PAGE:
The Superpollsters: How They Measure and Manipulate Public Opinion in America

By David W. Moore | Go to book overview

7
THE CALIFORNIA DIVIDE

THE SUCCESS OF George Gallup and his colleagues, Elmo Roper and Archibald Crossley, inspired others to engage in this exciting new enterprise of poll-taking. There was hardly enough room at the national level for any more pollsters, however, since Gallup was already publishing weekly poll reports, and Roper and Crossley were publishing occasional poll reports as well. Many of these new pollsters, therefore, turned to the states, and by the early 1950s they had founded polls in Texas, Iowa, Minnesota, Maryland, Colorado, Washington and California. Some efforts were made in other states as well, but they soon died. These "Friendly Pollers" formed a sort of fraternity, meeting once a year at Gallup's farm in New Jersey, before attending the annual meeting of the recently formed American Association for Public Opinion Research (AAPOR).

The earliest state poll was in Texas, founded by Joe Belden, and from the immediate post-World War II period until the 1960s, the Texas Poll was the most prominent source of public opinion in the state. But the poll was never a money-maker, and Belden and Associates evolved into a firm that specialized in market research for the media, not policy and issues research. Eventually, the Texas Poll faded from view. Today, the Texas Poll belongs to Texas A & M University, which acquired the name and the records from Belden's firm. Belden himself is retired, and in 1991 received the annual AAPOR Award for distinguished accomplishment in the field of survey research.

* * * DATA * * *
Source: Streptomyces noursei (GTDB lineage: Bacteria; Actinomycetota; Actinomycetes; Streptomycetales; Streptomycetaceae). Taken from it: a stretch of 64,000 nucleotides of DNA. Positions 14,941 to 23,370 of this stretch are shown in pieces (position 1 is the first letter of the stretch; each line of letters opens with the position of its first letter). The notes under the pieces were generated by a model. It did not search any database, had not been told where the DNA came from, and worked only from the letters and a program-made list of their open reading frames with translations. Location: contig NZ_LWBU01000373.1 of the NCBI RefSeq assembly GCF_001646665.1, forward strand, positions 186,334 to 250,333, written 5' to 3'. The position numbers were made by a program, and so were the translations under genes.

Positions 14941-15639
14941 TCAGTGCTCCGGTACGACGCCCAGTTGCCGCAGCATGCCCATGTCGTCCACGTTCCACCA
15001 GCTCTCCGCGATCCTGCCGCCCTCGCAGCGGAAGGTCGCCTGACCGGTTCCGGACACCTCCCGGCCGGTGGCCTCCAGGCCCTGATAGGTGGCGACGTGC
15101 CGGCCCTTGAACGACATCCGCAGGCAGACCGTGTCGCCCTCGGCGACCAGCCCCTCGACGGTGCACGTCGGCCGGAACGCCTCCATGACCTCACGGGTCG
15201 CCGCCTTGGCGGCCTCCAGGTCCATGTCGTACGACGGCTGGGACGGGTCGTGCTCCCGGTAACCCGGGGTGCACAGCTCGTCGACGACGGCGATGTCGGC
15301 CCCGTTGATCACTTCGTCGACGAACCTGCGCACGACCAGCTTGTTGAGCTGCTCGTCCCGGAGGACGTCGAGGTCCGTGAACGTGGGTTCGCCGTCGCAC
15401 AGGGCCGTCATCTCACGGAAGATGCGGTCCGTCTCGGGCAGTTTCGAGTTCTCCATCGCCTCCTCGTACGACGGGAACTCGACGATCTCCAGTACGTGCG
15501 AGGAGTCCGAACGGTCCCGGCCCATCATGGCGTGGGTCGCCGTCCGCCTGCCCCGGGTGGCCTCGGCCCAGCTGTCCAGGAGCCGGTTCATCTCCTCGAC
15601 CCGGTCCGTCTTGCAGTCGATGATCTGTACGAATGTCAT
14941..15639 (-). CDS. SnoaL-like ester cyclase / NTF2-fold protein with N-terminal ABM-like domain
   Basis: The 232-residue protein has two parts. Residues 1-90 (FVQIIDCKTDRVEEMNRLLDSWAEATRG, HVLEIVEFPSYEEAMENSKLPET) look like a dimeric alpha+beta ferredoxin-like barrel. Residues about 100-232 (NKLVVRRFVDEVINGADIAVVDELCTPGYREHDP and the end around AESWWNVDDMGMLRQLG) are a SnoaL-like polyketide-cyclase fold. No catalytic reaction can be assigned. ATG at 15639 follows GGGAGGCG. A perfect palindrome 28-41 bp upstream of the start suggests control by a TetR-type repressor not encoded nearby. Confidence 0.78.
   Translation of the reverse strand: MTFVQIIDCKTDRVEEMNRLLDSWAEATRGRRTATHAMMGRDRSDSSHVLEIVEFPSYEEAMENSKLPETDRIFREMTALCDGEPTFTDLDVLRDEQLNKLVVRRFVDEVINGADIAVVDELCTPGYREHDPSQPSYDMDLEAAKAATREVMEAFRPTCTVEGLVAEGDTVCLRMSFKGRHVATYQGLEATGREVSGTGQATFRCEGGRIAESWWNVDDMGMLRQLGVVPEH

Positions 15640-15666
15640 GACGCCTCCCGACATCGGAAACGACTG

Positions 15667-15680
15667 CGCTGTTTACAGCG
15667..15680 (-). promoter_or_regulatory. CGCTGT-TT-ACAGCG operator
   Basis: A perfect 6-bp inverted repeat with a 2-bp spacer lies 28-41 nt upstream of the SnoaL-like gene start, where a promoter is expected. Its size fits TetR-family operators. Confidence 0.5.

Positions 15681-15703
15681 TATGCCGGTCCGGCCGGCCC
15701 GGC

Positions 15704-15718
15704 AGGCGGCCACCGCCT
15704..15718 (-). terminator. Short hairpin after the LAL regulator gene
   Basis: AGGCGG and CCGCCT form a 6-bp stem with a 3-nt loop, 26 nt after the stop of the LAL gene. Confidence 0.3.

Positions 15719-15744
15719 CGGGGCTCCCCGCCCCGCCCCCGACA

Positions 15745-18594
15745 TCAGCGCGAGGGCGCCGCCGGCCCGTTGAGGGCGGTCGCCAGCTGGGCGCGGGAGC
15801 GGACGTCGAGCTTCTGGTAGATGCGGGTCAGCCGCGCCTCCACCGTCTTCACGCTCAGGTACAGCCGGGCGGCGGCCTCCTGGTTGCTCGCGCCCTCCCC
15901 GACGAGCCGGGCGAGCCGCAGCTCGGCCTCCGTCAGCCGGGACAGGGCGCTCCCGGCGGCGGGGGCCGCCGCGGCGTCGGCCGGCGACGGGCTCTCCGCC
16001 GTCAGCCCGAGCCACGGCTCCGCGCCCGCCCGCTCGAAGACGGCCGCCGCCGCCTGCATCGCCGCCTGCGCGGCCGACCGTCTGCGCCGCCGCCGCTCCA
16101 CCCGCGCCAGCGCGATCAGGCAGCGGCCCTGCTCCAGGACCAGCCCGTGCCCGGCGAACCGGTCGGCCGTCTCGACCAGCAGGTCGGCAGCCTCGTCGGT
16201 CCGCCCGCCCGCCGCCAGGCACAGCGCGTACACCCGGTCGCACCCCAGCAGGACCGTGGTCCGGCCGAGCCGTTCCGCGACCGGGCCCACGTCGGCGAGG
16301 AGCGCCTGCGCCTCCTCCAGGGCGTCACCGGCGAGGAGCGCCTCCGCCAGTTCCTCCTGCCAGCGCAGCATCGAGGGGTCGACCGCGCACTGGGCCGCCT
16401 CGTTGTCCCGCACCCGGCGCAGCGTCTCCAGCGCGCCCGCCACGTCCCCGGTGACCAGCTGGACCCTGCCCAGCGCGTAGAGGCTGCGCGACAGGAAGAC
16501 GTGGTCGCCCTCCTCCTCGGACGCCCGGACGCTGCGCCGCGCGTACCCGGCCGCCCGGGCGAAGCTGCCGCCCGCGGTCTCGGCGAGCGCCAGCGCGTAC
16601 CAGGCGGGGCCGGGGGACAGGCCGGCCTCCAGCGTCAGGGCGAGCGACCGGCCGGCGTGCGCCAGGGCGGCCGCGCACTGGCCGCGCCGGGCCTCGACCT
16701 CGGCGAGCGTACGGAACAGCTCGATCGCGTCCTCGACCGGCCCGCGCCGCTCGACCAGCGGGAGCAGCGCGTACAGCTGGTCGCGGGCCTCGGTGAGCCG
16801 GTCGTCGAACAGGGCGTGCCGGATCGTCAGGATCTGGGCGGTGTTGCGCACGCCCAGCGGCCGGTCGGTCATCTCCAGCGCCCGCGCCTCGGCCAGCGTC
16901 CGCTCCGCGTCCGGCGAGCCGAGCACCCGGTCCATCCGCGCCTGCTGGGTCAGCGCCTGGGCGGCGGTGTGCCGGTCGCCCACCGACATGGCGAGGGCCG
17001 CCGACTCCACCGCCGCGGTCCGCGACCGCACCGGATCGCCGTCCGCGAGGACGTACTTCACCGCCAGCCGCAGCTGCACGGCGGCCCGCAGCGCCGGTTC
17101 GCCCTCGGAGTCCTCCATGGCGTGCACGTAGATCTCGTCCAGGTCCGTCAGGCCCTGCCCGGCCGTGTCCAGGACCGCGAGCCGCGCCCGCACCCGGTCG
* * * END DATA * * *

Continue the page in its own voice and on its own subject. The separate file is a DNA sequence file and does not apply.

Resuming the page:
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The Superpollsters: How They Measure and Manipulate Public Opinion in America
Table of contents

Table of contents

  • Title Page iii
  • Table of Contents vii
  • Acknowledgements ix
  • Preface xi
  • 1 - The Sins Of Shere Hite 1
  • 2 - America Speaks 31
  • 3 - Reinventing The Industry 73
  • 4 - The Democratic Presidential Pollsters 125
  • 5 - The Republican Presidential Pollsters 193
  • 6 - The Media Pollsters 249
  • 7 - The California Divide 301
  • 8 - The Elusive Pulse Of Democracy 325
  • 9 - Polling And Politics in The Nineties 359
  • Notes 397
  • Index 419
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